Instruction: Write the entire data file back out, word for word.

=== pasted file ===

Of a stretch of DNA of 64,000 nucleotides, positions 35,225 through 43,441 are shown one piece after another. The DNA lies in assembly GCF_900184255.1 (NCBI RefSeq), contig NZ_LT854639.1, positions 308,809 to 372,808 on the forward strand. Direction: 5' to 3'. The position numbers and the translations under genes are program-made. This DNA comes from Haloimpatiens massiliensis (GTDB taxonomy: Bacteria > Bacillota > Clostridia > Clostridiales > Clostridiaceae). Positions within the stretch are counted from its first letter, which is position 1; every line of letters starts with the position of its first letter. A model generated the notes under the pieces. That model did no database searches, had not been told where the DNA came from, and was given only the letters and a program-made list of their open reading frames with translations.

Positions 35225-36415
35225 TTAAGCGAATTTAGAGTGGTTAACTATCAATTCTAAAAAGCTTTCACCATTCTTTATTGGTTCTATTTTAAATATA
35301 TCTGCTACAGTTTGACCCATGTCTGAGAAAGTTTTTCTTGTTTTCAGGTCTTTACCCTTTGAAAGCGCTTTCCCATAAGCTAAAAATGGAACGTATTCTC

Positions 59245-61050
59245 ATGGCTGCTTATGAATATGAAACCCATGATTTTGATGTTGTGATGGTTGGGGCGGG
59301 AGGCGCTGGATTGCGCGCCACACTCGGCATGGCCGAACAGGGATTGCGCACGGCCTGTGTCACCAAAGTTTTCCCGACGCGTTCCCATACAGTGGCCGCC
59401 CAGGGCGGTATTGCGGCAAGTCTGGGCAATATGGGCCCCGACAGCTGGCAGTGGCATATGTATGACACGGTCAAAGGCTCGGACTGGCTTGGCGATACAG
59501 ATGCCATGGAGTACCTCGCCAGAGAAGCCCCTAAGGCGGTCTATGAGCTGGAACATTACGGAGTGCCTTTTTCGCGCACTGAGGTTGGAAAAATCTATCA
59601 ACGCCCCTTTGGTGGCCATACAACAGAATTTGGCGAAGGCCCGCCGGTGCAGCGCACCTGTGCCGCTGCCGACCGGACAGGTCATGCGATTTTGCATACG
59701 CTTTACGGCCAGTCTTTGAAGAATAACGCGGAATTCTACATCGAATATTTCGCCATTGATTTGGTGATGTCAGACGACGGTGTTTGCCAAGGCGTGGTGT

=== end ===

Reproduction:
Of a stretch of DNA of 64,000 nucleotides, positions 35,225 through 43,441 are shown one piece after another. The DNA lies in assembly GCF_900184255.1 (NCBI RefSeq), contig NZ_LT854639.1, positions 308,809 to 372,808 on the forward strand. Direction: 5' to 3'. The position numbers and the translations under genes are program-made. This DNA comes from Haloimpatiens massiliensis (GTDB taxonomy: Bacteria > Bacillota > Clostridia > Clostridiales > Clostridiaceae). Positions within the stretch are counted from its first letter, which is position 1; every line of letters starts with the position of its first letter. A model generated the notes under the pieces. That model did no database searches, had not been told where the DNA came from, and was given only the letters and a program-made list of their open reading frames with translations.

Positions 35225-36415
35225 TTAAGCGAATTTAGAGTGGTTAACTATCAATTCTAAAAAGCTTTCACCATTCTTTATTGGTTCTATTTTAAATATA
35301 TCTGCTACAGTTTGACCCATGTCTGAGAAAGTTTTTCTTGTTTTCAGGTCTTTACCCTTTGAAAGCGCTTTCCCATAAGCTAAAAATGGAACGTATTCTC

Positions 59245-61050
59245 ATGGCTGCTTATGAATATGAAACCCATGATTTTGATGTTGTGATGGTTGGGGCGGG
59301 AGGCGCTGGATTGCGCGCCACACTCGGCATGGCCGAACAGGGATTGCGCACGGCCTGTGTCACCAAAGTTTTCCCGACGCGTTCCCATACAGTGGCCGCC
59401 CAGGGCGGTATTGCGGCAAGTCTGGGCAATATGGGCCCCGACAGCTGGCAGTGGCATATGTATGACACGGTCAAAGGCTCGGACTGGCTTGGCGATACAG
59501 ATGCCATGGAGTACCTCGCCAGAGAAGCCCCTAAGGCGGTCTATGAGCTGGAACATTACGGAGTGCCTTTTTCGCGCACTGAGGTTGGAAAAATCTATCA
59601 ACGCCCCTTTGGTGGCCATACAACAGAATTTGGCGAAGGCCCGCCGGTGCAGCGCACCTGTGCCGCTGCCGACCGGACAGGTCATGCGATTTTGCATACG
59701 CTTTACGGCCAGTCTTTGAAGAATAACGCGGAATTCTACATCGAATATTTCGCCATTGATTTGGTGATGTCAGACGACGGTGTTTGCCAAGGCGTGGTGT